Aisha

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Hi! My name is Aisha and I am a 27 year old Somali-Pakistani woman living in Northeast London. I identify as Somali because I was raised around Somali culture more. I am a mom of two- I have a 2 year old daughter and an 11 month old boy. Even though I was raised by a single mother, I never drew inspiration from my mom. I had an abusive childhood and because of that, I began to draw inspiration from other women in my life.  What I learned from my mother was the kind of woman I did not want to be like.

My dad is Pakistani and my mom is Somali, which a lot of people get very surprised to hear. They met in Saudi Arabia which is where I was born, although we moved to Pakistan when I was four years old. A few years later, we moved to Switzerland because of my mother’s family lived there. Because of circumstances, my mother and her 5 children came to the UK while my dad remained in Switzerland. Eventually my dad came to the UK but when I was 13 years old, my parents got separated. I was very relieved because it was a good kind of separation – circumstances were getting toxic.

My childhood was one with a lot of physical and mental abuse. There was a cycle of trauma my mother had suffered and it took me a long time to realize, but it was because of a generational cycle that she passed along the abuse.

My childhood was one with a lot of physical and mental abuse. There was a cycle of trauma my mother had suffered and it took me a long time to realize, but it was because of a generational cycle that she passed along the abuse. For example, I am a darker shade of skin than my sisters are- I am quite melanated. In both the Pakistani and Somali culture, “light skinned” girls are considered beautiful and for years I hated the color of my skin. I was considered an “ugly duckling”. My mother would pin my sisters and I against each other by calling my other sisters prettier and me a “bookworm”. I was made to hate my sisters for being  a different version of beauty than I was. As a child, these comments and competition from such a young age resulted in a breakdown of self. Because of this, I had huge insecurities on who I was.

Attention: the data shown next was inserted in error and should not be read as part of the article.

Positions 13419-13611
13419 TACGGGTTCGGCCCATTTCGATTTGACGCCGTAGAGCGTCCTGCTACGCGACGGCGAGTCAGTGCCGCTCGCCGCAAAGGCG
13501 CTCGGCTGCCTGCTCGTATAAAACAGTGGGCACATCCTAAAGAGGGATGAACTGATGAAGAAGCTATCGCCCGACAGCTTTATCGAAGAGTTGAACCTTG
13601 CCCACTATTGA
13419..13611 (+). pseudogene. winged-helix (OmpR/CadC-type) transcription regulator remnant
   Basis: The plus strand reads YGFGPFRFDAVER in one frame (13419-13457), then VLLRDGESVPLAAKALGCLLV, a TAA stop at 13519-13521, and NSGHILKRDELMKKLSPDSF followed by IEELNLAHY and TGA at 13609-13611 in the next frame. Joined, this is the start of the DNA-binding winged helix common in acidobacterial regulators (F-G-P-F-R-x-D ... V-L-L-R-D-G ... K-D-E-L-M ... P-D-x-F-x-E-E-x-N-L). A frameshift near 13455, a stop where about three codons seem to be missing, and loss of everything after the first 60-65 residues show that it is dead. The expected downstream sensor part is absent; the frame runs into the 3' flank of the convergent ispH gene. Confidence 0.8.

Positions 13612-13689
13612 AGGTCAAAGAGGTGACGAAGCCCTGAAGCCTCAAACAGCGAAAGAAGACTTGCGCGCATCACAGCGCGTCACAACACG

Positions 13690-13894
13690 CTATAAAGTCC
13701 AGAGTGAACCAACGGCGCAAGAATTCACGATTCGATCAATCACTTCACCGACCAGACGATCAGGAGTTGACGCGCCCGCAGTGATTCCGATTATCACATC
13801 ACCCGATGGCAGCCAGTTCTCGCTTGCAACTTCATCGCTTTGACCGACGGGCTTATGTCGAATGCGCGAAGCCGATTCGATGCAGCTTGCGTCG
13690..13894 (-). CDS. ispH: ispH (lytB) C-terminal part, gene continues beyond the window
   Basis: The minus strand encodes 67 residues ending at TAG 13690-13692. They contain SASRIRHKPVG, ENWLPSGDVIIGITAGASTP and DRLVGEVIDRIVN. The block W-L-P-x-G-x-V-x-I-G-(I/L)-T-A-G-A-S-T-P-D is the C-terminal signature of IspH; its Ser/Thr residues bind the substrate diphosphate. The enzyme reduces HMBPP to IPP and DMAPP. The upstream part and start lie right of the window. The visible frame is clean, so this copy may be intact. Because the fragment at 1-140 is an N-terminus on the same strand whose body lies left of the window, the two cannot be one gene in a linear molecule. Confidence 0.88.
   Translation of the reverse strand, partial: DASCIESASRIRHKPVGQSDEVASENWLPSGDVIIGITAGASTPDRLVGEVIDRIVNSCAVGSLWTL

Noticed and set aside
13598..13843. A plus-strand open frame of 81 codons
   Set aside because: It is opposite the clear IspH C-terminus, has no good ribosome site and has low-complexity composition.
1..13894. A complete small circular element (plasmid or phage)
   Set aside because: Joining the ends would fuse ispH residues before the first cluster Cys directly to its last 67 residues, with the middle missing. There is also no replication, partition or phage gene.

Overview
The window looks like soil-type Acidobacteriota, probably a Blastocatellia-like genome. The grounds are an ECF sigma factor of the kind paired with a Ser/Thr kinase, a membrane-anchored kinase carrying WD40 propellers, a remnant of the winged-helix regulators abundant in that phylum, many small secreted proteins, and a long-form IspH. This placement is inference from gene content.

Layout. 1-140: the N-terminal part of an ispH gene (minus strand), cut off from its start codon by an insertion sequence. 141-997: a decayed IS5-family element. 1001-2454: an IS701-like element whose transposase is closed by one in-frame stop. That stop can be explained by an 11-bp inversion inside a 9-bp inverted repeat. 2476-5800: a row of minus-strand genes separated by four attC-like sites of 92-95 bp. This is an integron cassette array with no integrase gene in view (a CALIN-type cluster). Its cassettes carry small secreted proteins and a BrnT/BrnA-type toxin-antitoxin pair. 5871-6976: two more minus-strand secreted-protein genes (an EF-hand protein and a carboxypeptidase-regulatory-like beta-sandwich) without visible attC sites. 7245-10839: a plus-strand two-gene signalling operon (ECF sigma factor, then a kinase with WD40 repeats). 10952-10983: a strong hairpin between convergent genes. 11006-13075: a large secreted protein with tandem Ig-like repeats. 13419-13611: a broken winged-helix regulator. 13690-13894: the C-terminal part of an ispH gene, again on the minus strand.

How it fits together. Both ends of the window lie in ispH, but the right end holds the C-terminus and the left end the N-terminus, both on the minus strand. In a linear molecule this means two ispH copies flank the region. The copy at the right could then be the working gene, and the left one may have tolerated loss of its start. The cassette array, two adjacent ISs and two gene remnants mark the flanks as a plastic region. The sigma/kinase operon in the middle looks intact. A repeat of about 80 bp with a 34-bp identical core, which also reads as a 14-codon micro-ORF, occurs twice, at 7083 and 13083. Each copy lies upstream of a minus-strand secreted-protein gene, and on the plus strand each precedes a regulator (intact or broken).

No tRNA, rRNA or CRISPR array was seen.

My mother wanted us to get married, but my younger sister and I refused. Because of this, we got kicked out.

My mother wanted us to get married, but my younger sister and I refused. Because of this, we got kicked out. My older sister took us in and we moved there. It’s interesting because all of my sister and I are against everything we were raised to believe. Growing up, we were all divided and against each other, but now we’ve worked through the trauma. We realized that our toxic feelings were not from us, we had been taught that.

One sister in particular that I drew inspiration from was my little sister. When we look to others for inspiration, we tend to seek people older than us. In my case, even though she was two years younger than me, she is someone who knows who she is, what she wants and where she is going.  I feel like I am still trying to figure out where I am going. Given our childhood, somehow she knew that what we were going through was not normal & one day she would escape the nightmare whereas I was taking each day as it came and not seeing the bigger picture.